Neonatal Quinpirole Treatment Enhances Locomotor Activation and Dopamine Release in the Nucleus Accumbens Core in Response to Amphetamine Treatment in Adulthood

Document Type


Publication Date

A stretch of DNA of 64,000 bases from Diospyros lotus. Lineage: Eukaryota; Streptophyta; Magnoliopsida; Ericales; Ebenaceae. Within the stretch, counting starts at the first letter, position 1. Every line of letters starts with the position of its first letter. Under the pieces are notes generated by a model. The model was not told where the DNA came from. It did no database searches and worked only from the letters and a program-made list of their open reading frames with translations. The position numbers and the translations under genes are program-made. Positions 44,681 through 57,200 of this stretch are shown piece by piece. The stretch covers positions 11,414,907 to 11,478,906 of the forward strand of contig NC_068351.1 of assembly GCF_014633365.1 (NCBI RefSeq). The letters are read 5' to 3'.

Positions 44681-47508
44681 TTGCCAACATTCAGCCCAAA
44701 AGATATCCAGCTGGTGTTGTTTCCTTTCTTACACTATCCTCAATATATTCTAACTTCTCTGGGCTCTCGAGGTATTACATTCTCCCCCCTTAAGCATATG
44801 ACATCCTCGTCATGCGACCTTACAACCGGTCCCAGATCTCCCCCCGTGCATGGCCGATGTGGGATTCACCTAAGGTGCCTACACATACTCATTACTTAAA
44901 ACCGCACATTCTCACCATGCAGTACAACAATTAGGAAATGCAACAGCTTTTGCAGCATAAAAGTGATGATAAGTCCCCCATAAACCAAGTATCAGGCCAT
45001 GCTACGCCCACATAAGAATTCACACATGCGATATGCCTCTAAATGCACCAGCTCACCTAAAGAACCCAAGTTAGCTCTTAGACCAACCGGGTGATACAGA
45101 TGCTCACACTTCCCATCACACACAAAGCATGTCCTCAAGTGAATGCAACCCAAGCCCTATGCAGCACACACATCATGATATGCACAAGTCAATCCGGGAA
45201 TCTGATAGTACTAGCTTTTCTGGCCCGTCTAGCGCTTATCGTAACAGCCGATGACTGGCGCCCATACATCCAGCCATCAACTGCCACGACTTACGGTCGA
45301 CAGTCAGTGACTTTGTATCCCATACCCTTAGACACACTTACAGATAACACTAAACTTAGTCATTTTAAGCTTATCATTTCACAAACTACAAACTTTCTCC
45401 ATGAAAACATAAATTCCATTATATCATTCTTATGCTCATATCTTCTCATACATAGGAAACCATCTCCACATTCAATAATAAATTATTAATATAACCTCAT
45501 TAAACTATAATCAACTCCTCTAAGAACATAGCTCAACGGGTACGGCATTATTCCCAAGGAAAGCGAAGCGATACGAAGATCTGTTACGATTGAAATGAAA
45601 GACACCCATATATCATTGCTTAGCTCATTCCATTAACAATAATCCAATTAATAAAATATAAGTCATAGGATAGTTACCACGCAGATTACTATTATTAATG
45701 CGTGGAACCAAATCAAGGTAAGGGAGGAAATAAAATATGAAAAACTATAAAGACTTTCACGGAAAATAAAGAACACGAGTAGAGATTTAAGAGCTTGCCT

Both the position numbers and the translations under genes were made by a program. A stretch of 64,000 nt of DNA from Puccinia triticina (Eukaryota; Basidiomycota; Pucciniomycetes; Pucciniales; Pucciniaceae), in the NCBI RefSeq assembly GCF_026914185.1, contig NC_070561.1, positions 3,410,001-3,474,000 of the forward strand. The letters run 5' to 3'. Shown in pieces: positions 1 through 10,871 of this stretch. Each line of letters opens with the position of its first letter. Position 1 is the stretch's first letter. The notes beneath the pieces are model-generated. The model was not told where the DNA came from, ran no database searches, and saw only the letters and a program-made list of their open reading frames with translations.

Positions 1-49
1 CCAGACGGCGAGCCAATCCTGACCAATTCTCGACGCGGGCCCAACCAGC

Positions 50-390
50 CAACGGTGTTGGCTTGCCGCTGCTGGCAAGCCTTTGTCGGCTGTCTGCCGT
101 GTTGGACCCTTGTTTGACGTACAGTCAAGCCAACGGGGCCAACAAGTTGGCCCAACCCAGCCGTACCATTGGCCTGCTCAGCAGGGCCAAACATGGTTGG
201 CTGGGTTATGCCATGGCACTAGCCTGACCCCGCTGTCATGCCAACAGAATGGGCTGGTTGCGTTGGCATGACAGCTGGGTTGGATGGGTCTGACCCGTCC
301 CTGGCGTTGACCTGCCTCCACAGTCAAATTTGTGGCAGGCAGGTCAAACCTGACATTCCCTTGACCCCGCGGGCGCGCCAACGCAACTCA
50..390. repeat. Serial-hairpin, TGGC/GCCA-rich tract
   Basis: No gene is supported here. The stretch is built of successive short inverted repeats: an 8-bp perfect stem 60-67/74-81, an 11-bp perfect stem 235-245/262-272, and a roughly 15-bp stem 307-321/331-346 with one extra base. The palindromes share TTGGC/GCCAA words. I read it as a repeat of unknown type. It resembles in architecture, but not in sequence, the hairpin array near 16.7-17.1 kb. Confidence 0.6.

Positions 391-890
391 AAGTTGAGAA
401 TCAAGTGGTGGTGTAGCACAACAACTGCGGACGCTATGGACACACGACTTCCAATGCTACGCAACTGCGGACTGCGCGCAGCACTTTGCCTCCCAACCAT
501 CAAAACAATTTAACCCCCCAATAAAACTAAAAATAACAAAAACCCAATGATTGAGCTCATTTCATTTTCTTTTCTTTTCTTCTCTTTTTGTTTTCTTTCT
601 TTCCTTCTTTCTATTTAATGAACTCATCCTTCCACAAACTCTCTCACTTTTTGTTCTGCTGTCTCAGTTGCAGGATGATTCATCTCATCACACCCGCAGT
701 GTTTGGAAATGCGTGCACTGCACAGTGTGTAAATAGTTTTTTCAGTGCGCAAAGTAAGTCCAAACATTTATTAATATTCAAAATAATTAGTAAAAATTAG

Neonatal quinpirole treatment to rats produces long-term increases in D(2) receptor sensitivity that persists throughout the animal's lifetime, a phenomenon referred to as D(2) priming. Male and female Sprague-dawley rats were administered quinpirole (1 mg kg(-1)) or saline from postnatal days (P)1-11. At P60, all animals were given an injection of quinpirole (100 microg kg(-1)), and results showed that rats neonatally treated with quinpirole demonstrated enhanced yawning in response to quinprole, verifying D(2) receptor priming because yawning is a D(2) receptor mediated event. Beginning 1-3 days later, locomotor sensitization was tested through administration of d-amphetamine (1 mg kg(-1)) or saline every other day over 14 days, and horizontal activity and turning behavior were analyzed. Findings indicated that D(2)-priming enhanced horizontal activity in response to amphetamine in females compared to males at Days 1 and 4 of locomotor sensitization testing, and D(2)-priming enhanced turning in response to amphetamine. Seven to ten days after sensitization was complete, microdialysis of the NAcc core was performed using a cumulative dosing regimen of amphetamine (0.1-3.0 mg kg(-1)). D(2)-primed rats administered amphetamine demonstrated a 500% increase in accumbal DA overflow compared to control rats administered amphetamine. Additionally, amphetamine produced a significant increase in NE overflow compared to controls, but this was unaffected by D(2) priming. These results indicate that D(2) receptor priming as is produced by neonatal quinpirole treatment robustly enhances behavioral activation and accumbal DA overflow in response to amphetamine, which may underlie increases in psychostimulant use and abuse within the psychotic population where increased D(2) receptor sensitivity is a hallmark.